Consumer Credit Card Spending and Debt Continue Steady Growth

The Consumer Financial Protection Bureau's latest consumer credit card market report shows approximately 28% of consumers with a credit file had an account on their credit report assigned to third-party collections; while delinquencies and average account balances increase.

9/4/2019 8:00 AM

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Consumer Credit Card Spending and Debt Continue Steady Growth

Credit cards represent the largest consumer lending market in the U.S. as total outstanding balances, delinquencies and charge-off rates continue to rise at nominal rates, according to the Consumer Financial Protection Bureau’s Consumer Credit Market Report for 2017/18.

Congress requires the bureau to monitor the credit card marketplace and to produce a report on a biennial basis. This report, the bureau’s fourth, found that “market conditions remain stable as a result of low unemployment, modest wage growth and high consumer confidence … and late payment and default rates have risen modestly but remain below pre-recession levels,” according to a news release from the CFPB.

Debt collectors continue to play a role in this market as spending increases and consumers’ balances continue to roll over from month-to-month. According to the report, “in 2018 roughly 28% of consumers with a credit file had a ‘collections tradeline’ (i.e., an account that appears on a consumer’s credit report as a debt in collections) listed for a debt assigned to a third-party collector. Of these consumers, roughly 30% had at least one credit card tradeline assigned to a third-party debt collector.”

Overall, consumers’ total credit card balances reached about $900 billion by the end of 2018 compared to $792 billion before the recession.

The average general-purpose credit card (meaning cards accepted by a wide variety of merchants) balances for consumers with at least one card with a balance were roughly $5,700 at the end of 2018; the highest balance since the middle of 2009, according to the report.

According to the report, while credit card balances and spending continue to increase, the CFPB found that credit card issuers have lowered their daily limits on debt collection phone calls for delinquent credit card accounts since the last report was released in 2017.

“Average daily attempts remained well below these stated limits, which is consistent with findings from the 2017 report. Most issuers now supplement their internal collections communication strategy with email and text messages, but these channels are used primarily for account servicing and not for delivering required collections notices.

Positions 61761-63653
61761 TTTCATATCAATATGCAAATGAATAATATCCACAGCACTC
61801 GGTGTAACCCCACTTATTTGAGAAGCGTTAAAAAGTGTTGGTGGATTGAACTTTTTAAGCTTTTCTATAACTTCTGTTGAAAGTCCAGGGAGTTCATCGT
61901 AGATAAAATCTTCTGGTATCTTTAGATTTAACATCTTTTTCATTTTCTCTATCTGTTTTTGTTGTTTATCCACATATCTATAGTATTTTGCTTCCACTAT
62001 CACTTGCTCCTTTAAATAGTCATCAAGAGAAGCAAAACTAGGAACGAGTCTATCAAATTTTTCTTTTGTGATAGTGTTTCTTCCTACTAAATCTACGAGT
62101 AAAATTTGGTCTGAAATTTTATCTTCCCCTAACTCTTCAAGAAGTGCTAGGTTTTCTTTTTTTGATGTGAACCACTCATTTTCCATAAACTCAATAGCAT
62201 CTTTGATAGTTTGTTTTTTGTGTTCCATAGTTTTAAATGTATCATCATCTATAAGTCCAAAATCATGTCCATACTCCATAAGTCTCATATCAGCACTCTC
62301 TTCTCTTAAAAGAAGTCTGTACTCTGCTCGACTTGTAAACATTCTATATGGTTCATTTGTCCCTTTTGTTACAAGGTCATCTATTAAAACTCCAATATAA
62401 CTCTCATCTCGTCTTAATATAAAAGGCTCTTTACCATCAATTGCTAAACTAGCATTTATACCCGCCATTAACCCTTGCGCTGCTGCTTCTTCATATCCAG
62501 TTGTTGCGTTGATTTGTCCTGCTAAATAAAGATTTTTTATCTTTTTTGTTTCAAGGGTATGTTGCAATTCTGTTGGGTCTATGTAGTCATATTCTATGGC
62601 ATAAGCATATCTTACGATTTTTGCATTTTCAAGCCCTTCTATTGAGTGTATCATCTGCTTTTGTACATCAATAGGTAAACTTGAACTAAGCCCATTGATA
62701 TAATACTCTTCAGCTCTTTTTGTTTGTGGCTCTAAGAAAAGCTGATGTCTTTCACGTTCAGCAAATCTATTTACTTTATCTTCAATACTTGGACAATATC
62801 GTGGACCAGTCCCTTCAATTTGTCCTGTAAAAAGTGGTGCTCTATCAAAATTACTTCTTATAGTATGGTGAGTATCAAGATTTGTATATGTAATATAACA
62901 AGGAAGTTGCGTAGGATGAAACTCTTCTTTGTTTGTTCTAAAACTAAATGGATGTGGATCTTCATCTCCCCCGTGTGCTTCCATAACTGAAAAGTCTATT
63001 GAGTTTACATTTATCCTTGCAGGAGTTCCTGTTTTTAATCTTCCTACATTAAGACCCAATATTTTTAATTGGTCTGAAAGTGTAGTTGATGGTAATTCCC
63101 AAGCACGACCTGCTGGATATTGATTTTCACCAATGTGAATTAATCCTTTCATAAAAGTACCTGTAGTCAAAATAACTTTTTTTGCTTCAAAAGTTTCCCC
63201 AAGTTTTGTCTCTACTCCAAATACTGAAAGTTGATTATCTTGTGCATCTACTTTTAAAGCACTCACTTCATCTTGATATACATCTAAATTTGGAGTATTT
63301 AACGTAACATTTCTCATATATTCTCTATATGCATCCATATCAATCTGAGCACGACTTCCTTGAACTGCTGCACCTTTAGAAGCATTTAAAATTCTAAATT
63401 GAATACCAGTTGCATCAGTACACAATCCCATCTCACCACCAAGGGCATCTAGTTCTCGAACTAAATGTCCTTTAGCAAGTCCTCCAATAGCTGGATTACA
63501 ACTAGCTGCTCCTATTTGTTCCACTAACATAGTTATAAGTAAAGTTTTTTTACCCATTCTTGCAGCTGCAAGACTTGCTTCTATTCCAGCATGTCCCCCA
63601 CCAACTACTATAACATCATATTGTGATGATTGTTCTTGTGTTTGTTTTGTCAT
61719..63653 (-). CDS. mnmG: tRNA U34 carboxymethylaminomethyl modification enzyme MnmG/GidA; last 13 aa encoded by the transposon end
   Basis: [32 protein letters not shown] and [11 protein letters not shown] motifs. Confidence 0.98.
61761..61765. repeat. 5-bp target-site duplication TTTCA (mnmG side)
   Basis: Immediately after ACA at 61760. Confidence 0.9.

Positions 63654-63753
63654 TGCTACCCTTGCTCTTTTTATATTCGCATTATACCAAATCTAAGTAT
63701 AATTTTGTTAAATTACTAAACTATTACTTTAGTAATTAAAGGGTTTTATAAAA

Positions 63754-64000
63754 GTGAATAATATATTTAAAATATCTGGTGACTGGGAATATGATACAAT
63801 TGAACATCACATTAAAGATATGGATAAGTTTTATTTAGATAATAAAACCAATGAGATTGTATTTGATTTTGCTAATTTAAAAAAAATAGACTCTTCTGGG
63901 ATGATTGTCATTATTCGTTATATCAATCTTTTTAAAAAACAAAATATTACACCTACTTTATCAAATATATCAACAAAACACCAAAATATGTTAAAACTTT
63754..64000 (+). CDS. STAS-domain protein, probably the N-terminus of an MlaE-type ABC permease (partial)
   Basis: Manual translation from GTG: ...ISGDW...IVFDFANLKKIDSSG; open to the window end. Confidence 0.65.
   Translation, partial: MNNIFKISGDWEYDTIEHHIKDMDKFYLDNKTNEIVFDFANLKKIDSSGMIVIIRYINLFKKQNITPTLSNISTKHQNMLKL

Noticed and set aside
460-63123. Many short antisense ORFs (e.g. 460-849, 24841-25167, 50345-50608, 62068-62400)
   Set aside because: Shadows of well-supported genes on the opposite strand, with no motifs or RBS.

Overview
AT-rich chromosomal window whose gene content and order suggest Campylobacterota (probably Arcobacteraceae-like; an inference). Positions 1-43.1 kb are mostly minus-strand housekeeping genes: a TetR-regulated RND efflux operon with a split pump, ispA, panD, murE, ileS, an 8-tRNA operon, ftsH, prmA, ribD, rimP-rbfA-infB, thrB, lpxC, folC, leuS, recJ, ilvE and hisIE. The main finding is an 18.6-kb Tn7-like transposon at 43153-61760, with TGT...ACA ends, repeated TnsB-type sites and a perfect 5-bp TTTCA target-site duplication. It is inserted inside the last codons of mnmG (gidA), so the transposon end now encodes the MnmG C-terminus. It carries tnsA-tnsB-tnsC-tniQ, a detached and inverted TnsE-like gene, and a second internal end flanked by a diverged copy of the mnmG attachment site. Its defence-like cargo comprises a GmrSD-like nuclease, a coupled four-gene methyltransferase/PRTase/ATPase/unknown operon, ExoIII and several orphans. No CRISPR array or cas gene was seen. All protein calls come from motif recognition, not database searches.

Issuers’ third-party collection networks typically do not use email and text,” the report states.

The bureau noted in the report that the Notice of Proposed Rulemaking to amend the Fair Debt Collection Practices Act addresses options for communications practices, including modern forms of communications such as email and text messages, and disclosures. (ACA International members may click here to find more information on the proposed rule and how to file comments before Sept. 18.)

Additional findings in the report include:

  • “Total outstanding credit card balances have continued to grow and at year-end 2018 were nominally above pre-recession levels. Throughout the post-recession period, including the period since the bureau’s 2017 Report, purchase volume has grown faster than outstanding balances.”
  • “After falling to historical lows in the years following the recession, delinquency and charge-off rates have increased over the last two years. Late payment rates have increased for new originations of general purpose and private label cards, both overall and within different credit tiers.” For example, the annual charge-off rates for general purpose cards increased in 2017 and 2018 and by the end of 2018 equaled 5.7% of balances.
  • “At $4.3 trillion, the aggregate of credit card lines extended (total line) is near its pre-recession high, while cardholding incidence remains further from its historic high.”
  • “Cardholders with prime or super prime credit scores (between 660 and 720 or greater) continue to account for most credit card debt and spending. However, in the last few years, the share of total credit card debt held by consumers with relatively lower credit scores has been increasing.”
  • “Cardholders with lower scores have also increased the average number of credit cards they hold. In addition, average credit card debt has risen faster for these cardholders over the last few years than it has for cardholders with higher scores, although all credit tiers have seen some growth in average outstanding balances. Aggregate credit card indebtedness for consumers with lower scores, however, remains below 2008 peaks.”

Read more findings in the Consumer Credit Market Report here.


Follow ACA International on Twitter @ACAIntl and @acacollector, Facebook and request to join our LinkedIn group for news and event updates. ACA International members are welcome to submit news items for possible publication to comm@acainternational.org. Visit our publications page for news submission guidelines and subscriptions to ACA Daily, Collector magazine and Pulse.

Advertising is available for companies wishing to promote their products or services. Be sure to visit the ACA Events Calendar on the Education and Training page to view our listing of upcoming CORE Curriculum and Hot Topic seminars featuring critical educational opportunities for your company.